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Striving for financial independence: Initial stage completed

by xyonent
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In late 2023, I took a major hit to our passive income and our household technically lost financial independence. Prior to that, we had been financially independent since 2012 when I left my job at banking.

My current goal is to regain financial independence by December 31, 2027. To achieve this, I need to replace the approximately $150,000 in passive income I lost by selling stocks and bonds to purchase a new home. This will bring my passive income back up to approximately $380,000 and eliminate the need to work.

After September 2024, our expenses will increase to approximately $280,000 per year after tax as our daughter begins attending a private Chinese immersion school. Therefore, assuming an effective tax rate of 20%, we would need total passive income of at least $350,000 per year to be financially independent.

Regaining financial independence while raising two kids in an expensive city is tough, but I Excited The joy of travelling. It’s similar to the excitement you feel when planning a great vacation.

The road to financial independence: Step 1

The first step to regaining financial independence is to feel financially secure again. Fundamentally, feeling abundant is important because it transcends any level of wealth. Some people make millions of dollars a year and still feel confined, while others make $50,000 a year and have more than enough money.

I violated the 30/30/3 home buying rule by not maintaining a 10% liquid cash buffer after the purchase. As a result, we were financially insecure for six months. It was an emotionally taxing time with heightened anxiety and stress.

However, thanks in part to an unexpected real estate capital distribution in early 2024, we were able to make significant property tax payments and meet the unexpected surge in capital requests.

To further increase liquidity, we cut our food, transportation, and entertainment budgets — for example, we canceled a $500 father’s night event to save money, and we cut all unnecessary subscription costs.

If I invested the $103,000 I made from real estate capital distributions in one-year Treasury bonds, I could generate $5,450 in passive income. However, I would invest in the S&P 500, individual tech stocks, and Fundrise Venture ProductsDuring a bull market, it’s important to press to capture as much of the upside as possible.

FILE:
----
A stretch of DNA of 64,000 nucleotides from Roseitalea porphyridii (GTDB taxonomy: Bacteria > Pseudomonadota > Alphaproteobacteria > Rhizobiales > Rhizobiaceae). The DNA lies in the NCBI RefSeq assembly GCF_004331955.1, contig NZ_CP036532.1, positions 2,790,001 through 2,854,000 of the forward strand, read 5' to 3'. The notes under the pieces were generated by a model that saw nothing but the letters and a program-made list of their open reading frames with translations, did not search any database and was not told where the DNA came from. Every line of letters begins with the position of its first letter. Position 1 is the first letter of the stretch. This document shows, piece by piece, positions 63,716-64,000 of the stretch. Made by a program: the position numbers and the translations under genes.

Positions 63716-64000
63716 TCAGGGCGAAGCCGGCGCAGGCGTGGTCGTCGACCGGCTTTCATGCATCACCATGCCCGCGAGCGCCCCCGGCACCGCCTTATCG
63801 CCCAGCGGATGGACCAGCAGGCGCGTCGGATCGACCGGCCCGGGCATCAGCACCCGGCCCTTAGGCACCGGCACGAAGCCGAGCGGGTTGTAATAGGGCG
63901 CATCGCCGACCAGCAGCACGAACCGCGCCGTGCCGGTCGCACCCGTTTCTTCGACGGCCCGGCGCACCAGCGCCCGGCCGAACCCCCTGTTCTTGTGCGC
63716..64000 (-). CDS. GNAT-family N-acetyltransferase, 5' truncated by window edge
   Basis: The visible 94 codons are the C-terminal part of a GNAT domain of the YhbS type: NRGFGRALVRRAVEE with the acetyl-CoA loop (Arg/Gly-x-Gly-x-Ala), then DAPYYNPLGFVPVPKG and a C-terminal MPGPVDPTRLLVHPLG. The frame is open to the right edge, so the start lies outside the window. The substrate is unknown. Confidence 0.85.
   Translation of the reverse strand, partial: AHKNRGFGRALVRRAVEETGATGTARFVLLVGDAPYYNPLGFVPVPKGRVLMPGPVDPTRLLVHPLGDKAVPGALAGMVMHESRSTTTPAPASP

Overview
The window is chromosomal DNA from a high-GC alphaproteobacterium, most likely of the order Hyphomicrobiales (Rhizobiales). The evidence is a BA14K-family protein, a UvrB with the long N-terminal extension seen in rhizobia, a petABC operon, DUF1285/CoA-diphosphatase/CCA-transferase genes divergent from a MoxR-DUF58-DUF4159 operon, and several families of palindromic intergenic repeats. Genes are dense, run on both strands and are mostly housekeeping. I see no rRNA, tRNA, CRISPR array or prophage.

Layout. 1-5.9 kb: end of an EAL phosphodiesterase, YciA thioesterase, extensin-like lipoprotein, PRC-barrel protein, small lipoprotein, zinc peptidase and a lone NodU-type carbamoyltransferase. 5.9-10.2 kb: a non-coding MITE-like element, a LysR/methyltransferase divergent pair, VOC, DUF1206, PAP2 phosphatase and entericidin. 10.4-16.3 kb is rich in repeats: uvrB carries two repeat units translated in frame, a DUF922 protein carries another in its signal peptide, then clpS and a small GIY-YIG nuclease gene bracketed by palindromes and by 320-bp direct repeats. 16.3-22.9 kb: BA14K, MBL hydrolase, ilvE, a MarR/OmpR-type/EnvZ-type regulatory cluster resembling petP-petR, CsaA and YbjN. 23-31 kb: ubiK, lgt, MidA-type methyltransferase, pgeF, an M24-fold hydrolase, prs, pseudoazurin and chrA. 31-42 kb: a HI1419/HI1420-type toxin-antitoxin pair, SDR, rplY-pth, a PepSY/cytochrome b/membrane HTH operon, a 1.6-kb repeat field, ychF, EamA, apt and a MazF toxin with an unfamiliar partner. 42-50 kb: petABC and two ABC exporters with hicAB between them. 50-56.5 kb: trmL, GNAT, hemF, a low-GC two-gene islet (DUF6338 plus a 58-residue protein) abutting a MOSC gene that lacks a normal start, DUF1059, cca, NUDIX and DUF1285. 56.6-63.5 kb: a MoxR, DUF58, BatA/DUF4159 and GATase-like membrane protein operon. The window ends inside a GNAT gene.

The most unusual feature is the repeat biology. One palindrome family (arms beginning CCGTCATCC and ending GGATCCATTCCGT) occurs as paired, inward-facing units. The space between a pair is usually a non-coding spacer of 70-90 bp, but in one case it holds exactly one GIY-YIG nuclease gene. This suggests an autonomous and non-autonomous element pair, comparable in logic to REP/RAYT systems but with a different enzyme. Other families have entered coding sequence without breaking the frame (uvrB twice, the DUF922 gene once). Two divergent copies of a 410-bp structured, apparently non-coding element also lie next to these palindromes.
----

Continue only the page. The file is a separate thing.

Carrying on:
The remaining $10,000 is in a Fidelity Money Market Fund earning 5% to maintain liquidity for future capital calls and unexpected expenses. These measures have helped us feel more secure financially.

The road to financial independence: Step 2

The second step in regaining financial independence was deciding whether to sell or rent our old house.

I have decided to rent out my property due to my bullish outlook on the San Francisco real estate market due to the bull market in technology and artificial intelligence. And although I am reluctant to take on the responsibilities of a landlord, I believe this is the right decision financially. Plus, selling in the winter is the worst time of the year.

I ended up renting my old house to three tech professionals and one PhD student for $9,000/month starting February 1, 2024. I was aiming for $10,000/month but just couldn’t find the ideal tenants in time. I could have found a family in April, May, or June, but I wasn’t willing to give up another 2-4 months of rent.

Having a tenant has relieved us of the huge financial burden of paying off our large mortgage. After paying the mortgage and property taxes, Approximately $43,000 per yearAny unexpected expenses will reduce this net amount.

The optimal time to hold real estate is forever, just like owning the S&P 500. Unfortunately, many people run out of patience dealing with tenants and maintenance issues.

Latest estimated passive income: $275,000

After completing steps 1 and 2 towards financial independence, our passive income has recovered from $230,000 to about $275,000.Based on my current passive income, I am still about $75,000 short in total passive income to achieve financial independence.

To generate this additional $75,000 in total passive income, you would need to accumulate the following:

  • $1.5 million in capital at 5% return
  • $1,875,000 in capital at a 4% rate of return
  • $2.5 million capital, 3% return

Interest rates are currently high but are expected to eventually come down, and we are targeting $1,875,000 in new capital by the end of 2027. There is one big problem, though: Neither my wife nor I have a job.

The final step to regaining financial independence

The final step to achieving financial independence is the hardest yet because it requires so much new capital. Here’s how to save $1.875 million by the end of 2027:

1) Get a job

One way to accumulate the $1.875 million in new capital is to get a high-paying job in finance or technology. But finding a job that pays more than $868,000 a year after paying a 28% effective tax rate and saving 100% is hard, especially if you haven’t held such a job since 2012. So you probably won’t get a job at one of those unicorn companies.

If my wife and I did part-time consulting work, we could potentially generate $200,000-300,000 in active income that would at least make up the difference between my total passive income of $275,000 and my future after-tax expenses of $280,000.

2) Write another bestselling book